from ADC data to SIGNED16

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#1
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Hello,

I have to change the raw data of a 10 bit ADC into a signed, left adjusted, 16bit value to transmit it. The problem is, how I make this conversion with GCC.

If this ADC is from 0V to 5V, I think I have to left shift this raw data by 5 bits because it is a positive one (MSB is left bit):

Quote:
ADC: 10 0110 0110b
To transmit: 0100 1100 1100 0000b

and the receive device must evaluate the first 11 bits.

But if this ADC is from -5V to 5V, I must left shift the ADC data by 6 bits:

Quote:
ADC: 10 0110 0110b
To transmit: 1001 1001 1000 0000b

And the receive device must evaluate the first 10 bits.
Is this thought correct?

Thank you.
Senmeis

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Hi Senmeis,

I admit, I haven't checked your bit calculations; I find arithmetic expressions simpler to handle.

e.g. if you have ADC value of 10 bits and you want to map it onto a interval of [A, B], then just use a linear interpolation:

A + adc_value * (B-A) / 1024

If you want to map it to 16 bit values, then A = -(2^15) and B = 2^15 - 1. (Be wary of integer overflows when you implement this equation).

This assumes an implicit scaling factor of 2^15/5V.

Once it works, you can always optimise it to use bit operations, if needed.

my 2 cents,
Thomas

pycrc -- a free CRC calculator and C source code generator

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Hello,

Thank you for your reply.
For my case your formula should be: ADC * 2^6 – 2^15.
But if the ADC is 0, I got ‘-32768’ according to this formula. Where does this mistake come from?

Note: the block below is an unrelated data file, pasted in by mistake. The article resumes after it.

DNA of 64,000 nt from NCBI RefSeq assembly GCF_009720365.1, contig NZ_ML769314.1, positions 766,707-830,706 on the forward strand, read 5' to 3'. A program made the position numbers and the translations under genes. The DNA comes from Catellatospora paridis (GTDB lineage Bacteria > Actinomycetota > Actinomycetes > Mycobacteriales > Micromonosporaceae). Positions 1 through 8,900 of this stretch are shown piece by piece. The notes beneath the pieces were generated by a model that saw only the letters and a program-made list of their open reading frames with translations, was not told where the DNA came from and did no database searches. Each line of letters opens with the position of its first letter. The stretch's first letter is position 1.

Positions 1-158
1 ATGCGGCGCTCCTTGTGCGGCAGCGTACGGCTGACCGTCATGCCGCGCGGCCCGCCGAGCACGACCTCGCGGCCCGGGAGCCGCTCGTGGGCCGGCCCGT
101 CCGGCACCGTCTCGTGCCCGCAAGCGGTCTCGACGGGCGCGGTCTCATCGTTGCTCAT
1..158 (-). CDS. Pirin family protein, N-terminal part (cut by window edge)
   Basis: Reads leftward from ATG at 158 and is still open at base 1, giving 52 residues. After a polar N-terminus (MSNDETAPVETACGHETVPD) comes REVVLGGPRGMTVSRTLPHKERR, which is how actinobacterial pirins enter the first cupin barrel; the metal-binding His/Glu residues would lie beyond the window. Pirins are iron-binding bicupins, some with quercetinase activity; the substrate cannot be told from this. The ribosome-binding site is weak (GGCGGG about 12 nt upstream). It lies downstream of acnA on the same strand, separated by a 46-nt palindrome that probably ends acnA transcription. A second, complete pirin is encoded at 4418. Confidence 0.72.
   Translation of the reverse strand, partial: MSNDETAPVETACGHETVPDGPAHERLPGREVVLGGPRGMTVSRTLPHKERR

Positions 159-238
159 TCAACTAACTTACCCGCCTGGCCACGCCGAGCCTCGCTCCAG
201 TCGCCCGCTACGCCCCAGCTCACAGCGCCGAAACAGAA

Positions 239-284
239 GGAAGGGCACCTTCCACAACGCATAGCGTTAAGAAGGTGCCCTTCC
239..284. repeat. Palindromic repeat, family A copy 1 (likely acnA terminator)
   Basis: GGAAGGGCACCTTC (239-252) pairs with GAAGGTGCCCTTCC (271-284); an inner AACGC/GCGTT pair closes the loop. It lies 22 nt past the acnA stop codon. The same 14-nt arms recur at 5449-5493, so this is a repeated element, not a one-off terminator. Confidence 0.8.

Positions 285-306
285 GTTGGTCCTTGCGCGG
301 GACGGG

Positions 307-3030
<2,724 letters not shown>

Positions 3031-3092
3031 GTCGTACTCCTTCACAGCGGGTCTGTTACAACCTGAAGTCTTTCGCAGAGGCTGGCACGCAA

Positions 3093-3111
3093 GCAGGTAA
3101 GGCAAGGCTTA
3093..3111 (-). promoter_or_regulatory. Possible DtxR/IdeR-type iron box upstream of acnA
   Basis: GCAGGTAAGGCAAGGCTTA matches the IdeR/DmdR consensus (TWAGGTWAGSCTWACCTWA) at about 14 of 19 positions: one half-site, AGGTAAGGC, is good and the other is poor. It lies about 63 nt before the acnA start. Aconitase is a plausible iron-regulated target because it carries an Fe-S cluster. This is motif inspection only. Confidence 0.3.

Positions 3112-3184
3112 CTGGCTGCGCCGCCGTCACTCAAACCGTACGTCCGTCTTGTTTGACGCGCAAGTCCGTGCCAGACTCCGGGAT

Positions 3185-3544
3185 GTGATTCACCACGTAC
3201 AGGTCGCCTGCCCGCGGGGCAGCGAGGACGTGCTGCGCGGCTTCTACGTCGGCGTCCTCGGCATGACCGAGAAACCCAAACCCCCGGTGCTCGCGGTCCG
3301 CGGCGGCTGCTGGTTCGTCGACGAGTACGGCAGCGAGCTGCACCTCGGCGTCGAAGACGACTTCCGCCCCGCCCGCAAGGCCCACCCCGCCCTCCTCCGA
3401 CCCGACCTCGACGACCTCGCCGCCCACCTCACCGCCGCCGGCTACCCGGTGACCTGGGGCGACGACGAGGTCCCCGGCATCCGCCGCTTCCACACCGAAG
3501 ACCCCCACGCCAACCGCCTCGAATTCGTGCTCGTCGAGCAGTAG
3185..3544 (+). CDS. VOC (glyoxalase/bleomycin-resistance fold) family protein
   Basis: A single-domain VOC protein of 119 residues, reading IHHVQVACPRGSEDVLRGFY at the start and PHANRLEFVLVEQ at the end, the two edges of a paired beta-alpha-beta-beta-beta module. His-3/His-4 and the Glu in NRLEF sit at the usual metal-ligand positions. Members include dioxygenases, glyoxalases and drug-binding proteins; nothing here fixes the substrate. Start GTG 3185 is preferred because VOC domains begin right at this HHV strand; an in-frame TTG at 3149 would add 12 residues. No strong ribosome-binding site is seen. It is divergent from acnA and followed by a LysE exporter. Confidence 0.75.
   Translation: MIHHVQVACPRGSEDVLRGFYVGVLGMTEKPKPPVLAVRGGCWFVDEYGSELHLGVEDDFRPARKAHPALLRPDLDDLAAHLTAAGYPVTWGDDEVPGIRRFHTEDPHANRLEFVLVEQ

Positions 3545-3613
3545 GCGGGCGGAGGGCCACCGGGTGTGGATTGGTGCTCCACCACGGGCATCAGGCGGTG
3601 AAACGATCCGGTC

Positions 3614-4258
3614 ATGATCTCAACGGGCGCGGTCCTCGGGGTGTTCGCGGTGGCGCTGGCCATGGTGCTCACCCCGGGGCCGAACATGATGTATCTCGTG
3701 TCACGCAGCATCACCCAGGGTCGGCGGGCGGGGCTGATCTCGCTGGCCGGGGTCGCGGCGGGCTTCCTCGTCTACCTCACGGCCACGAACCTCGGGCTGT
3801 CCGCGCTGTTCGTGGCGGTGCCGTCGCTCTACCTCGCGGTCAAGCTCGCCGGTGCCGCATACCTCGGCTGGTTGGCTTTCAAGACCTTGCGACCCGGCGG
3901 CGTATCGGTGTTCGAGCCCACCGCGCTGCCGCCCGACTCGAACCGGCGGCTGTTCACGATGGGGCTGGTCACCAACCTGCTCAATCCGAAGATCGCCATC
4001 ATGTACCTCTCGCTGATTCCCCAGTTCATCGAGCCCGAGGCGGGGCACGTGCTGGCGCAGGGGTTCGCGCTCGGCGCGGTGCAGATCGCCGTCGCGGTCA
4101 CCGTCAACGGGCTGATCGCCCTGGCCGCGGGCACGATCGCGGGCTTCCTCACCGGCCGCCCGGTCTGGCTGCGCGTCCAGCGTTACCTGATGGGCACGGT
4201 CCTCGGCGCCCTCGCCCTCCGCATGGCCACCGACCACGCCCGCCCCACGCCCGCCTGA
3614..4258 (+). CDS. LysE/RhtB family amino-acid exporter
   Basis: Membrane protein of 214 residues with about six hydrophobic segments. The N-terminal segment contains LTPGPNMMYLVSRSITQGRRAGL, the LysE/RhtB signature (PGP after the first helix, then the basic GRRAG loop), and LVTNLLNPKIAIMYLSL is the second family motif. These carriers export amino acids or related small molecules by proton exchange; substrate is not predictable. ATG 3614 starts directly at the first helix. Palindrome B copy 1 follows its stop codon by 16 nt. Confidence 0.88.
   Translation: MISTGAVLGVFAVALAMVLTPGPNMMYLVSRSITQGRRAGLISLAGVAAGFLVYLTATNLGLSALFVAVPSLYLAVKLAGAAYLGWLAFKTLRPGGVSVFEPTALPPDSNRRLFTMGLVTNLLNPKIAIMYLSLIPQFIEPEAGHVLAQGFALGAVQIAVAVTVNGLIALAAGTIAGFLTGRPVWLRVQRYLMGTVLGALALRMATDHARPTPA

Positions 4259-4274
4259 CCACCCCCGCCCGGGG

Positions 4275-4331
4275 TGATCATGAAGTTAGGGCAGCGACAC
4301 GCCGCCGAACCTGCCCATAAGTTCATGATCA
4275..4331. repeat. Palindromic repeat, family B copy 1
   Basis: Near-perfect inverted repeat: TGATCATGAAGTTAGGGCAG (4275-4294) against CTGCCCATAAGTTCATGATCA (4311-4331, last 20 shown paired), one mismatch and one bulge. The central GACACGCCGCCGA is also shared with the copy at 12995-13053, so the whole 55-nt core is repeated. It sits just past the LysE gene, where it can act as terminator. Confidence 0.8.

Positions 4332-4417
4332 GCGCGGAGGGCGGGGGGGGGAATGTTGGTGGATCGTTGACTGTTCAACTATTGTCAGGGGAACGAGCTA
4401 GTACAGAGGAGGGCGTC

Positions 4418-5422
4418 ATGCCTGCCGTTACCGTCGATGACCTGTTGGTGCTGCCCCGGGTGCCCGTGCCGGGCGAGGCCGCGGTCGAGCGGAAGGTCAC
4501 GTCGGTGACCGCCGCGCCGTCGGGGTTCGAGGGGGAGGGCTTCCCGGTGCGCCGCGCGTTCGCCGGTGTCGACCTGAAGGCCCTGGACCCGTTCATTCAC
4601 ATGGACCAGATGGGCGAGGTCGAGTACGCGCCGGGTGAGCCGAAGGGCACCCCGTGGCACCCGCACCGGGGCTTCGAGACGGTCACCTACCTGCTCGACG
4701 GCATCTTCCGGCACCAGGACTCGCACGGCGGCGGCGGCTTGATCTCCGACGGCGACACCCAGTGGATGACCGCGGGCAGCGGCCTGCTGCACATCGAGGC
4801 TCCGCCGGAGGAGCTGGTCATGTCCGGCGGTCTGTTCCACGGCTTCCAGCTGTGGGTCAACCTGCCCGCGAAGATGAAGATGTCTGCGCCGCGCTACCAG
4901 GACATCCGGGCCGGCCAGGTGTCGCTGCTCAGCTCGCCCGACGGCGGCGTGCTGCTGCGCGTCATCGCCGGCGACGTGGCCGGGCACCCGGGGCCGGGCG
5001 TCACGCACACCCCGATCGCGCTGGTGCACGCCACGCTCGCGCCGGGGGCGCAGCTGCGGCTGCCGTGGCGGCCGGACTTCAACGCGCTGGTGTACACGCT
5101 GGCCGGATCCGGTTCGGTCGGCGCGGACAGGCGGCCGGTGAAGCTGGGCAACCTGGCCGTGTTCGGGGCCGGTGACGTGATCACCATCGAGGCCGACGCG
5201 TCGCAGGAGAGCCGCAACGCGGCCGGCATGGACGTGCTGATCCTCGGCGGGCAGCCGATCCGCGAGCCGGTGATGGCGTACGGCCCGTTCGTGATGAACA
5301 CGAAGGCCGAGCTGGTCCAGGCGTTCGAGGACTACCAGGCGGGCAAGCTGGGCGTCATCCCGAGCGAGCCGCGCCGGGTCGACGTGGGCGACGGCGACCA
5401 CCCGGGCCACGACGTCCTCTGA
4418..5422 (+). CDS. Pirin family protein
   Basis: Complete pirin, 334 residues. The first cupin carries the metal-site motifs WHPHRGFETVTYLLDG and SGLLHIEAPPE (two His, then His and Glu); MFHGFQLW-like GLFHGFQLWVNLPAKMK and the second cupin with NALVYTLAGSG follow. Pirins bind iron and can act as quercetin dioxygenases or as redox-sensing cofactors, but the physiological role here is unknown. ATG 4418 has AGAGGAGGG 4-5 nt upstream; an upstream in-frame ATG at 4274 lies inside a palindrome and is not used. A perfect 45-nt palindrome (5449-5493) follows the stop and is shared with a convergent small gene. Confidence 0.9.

Thank you.
Senmeis

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But -32768 is the right answer for an ADC reading of 0?

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Hi Senmeis,

I had the impression this was the requested value.
It would help if you could express the desired conversion in a table, like this one:

 V |  ADC |  value
---+------+-------
-5 |    0 | -32768
+5 | 1024 |  32767

PS: I might be wrong, but AVR's ADC can only convert values from 0-Vcc, so I suppose you have a signal conditioning circuit that converts the input voltage of [-5V, +5V] to the range [0V, Vcc]. You might want to include this factor in your table as well.

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Also check out the ADLAR (ADC Left Adjust Result) bit available on some (most?) AVRs. This will automatically left adjust the result.

I also do not understand the "signed" part of this equation. The ADC measures 0V to VDD, full scale. What is the reference "zero"? I suppose you could arbitrarily choose one at 512<<5 and subtract that from the left shifted ADC value. Hmm.